Prosser pride starts early, with children as young as 8 participating in Prosser Youth Football. The Grid Kids program has a fall schedule that's almost as strenuous as the high school team's. Kids between 8 and 13 practice four nights a week and play games each Saturday, and many of the high school team's players get their start there.
Avid Mustang fan Mel Walker helped create the youth program some 25 years ago. Walker, 84, remembers loving the Mustang football team as a kid and wanted to give young athletes an earlier chance to feel the game's glory.
"I always admired them," he said of the high school players of his childhood. "They were big, and that uniform fascinated me. They were God as far as I was concerned."
Walker, whose family lived on a farm in the Whitstran area, used to intentionally miss his rural school bus ride home so he could catch the Mustangs in action. He later played on the team in high school and went on to play with the semi-pro Yakima Valley All Stars team for about three years.
While Walker is best known for being Prosser's police chief for 27 years until he retired in 1989, his passion is clearly Prosser High sports. He regularly attends school sporting events from volleyball to track. A couple of years ago, he and his wife, Mary Jane, were named No. 1 spectators by the girls' basketball team.
But football is Walker's favorite. His back fence faces the team's practice field, and he frequently watches the players go through their paces in what he calls his "backyard."
Walker shows up for Prosser football games two hours early so he can claim his regular seat -- in the top row, far right, center section. And he says he's never missed one of Coach Moore's games, including a distant match that happened in the middle of a blizzard.
His fanaticism keeps growing with each of the team's wins, he said, repeating several times, "I'm a poor loser."
Such intensity is common among Prosser supporters.
Dave Keller talked about each player's commitment during a game-night gathering with friends a few weeks ago on his front lawn, which is conveniently located directly across from the football stadium.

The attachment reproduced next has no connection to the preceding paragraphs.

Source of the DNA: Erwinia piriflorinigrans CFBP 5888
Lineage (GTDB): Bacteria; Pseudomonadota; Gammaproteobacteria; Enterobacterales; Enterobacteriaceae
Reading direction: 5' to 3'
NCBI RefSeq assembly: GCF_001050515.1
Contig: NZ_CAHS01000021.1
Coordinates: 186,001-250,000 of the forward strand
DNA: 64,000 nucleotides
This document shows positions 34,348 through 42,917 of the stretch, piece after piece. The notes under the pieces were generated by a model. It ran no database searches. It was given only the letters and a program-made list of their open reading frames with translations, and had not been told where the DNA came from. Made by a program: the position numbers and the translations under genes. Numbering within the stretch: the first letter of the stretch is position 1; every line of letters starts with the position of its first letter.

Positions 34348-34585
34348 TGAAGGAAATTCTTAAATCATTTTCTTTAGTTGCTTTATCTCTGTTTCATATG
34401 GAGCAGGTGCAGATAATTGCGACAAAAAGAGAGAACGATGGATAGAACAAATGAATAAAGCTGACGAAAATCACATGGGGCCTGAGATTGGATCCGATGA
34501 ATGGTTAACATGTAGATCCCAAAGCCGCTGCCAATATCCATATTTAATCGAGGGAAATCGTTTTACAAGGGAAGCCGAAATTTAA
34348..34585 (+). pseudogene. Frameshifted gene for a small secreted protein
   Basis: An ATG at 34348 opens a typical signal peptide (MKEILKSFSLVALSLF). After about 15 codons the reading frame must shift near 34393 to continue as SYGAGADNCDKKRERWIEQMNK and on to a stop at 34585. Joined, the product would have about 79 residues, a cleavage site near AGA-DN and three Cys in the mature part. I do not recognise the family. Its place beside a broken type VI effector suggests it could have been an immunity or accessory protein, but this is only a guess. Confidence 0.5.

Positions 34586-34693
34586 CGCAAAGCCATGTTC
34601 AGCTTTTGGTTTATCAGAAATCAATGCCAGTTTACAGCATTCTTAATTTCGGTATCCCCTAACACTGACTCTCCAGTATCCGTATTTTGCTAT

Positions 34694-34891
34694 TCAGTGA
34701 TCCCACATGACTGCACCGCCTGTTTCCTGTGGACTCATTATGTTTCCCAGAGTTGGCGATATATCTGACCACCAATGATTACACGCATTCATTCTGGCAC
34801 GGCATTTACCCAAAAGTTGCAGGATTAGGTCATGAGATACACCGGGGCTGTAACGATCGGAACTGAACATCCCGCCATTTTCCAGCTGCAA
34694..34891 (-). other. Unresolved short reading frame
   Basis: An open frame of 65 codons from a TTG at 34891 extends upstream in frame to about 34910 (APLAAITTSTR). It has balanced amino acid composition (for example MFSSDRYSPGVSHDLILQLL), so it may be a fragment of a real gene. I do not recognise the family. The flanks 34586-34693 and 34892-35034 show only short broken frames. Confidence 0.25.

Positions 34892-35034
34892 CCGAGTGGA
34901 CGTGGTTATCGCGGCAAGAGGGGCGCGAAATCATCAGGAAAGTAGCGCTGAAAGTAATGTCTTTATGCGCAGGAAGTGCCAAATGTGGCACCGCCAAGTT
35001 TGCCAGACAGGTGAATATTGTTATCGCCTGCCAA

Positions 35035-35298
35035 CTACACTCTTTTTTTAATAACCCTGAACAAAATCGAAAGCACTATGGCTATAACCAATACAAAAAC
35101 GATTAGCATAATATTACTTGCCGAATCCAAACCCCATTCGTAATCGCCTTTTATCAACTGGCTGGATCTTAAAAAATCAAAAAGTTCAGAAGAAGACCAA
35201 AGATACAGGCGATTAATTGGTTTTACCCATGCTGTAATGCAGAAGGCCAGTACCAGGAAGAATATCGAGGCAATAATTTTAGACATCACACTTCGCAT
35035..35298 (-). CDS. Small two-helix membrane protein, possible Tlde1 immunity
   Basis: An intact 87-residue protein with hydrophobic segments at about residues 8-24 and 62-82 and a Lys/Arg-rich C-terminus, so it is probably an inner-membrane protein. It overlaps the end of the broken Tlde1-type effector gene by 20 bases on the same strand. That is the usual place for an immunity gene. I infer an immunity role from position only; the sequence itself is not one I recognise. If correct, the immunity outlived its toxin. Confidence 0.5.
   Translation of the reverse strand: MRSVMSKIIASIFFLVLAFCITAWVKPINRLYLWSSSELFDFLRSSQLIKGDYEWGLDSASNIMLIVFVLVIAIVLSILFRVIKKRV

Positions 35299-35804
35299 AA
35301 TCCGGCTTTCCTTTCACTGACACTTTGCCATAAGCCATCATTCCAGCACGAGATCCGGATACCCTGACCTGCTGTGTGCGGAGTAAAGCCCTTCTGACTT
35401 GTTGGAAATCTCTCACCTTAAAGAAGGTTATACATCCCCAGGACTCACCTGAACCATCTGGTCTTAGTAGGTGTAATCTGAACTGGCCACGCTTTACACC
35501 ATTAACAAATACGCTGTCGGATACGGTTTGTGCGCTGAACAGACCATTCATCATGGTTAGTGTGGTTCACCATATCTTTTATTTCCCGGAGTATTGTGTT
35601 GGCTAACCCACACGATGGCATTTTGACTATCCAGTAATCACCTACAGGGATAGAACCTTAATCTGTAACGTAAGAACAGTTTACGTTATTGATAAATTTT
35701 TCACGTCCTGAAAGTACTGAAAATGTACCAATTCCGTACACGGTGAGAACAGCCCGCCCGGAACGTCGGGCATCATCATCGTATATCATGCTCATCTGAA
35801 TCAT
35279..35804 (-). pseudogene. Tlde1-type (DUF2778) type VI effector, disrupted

"It's year-round football, and if you're not willing to play by those rules you don't play," Keller said. "It's obsessive. But the athletes that are in Mustang football, they accept it."
Cody Bruns, the star wide receiver on last year's team who is now playing for the University of Washington, said he accepted the pressure because he was playing for Prosser and the people he grew up with.
"You grow that bond with your teammates, and you work a little harder because it's for them," Bruns said.
Both on and off the field, community members were very supportive of him, Bruns said. Even now, people often call his parents to see how he's doing in college.
Pixelsoft Films owner Hansen said he grew up in a town very similar to Prosser. He attended high school in Brewster, a city of about 2,000 in Okanogan County, where high school sports also reign supreme. When he was growing up, Brewster's basketball team almost always won its division championships and frequently went to state.
Hansen said his personal appreciation for small-town athletics inspired him to share Prosser's story with big-city viewers in a documentary. Local businesses bought advertising to support the project. The five-part series will air in 30-minute segments on area ABC TV affiliates KVEW and KAPP. The first episode will be broadcast immediately after college football Nov. 1.
Prosser residents are tickled about the film. The talk for weeks in almost every coffee shop in town has been about the upcoming documentary.
Some were surprised to hear their town will be featured on television, but others believe Prosser is finally receiving some well-deserved attention.
"It should've happened a long time before," said Walker, who, by the way, was sporting a bright red baseball cap with "Mustangs" boldly embroidered across the brow.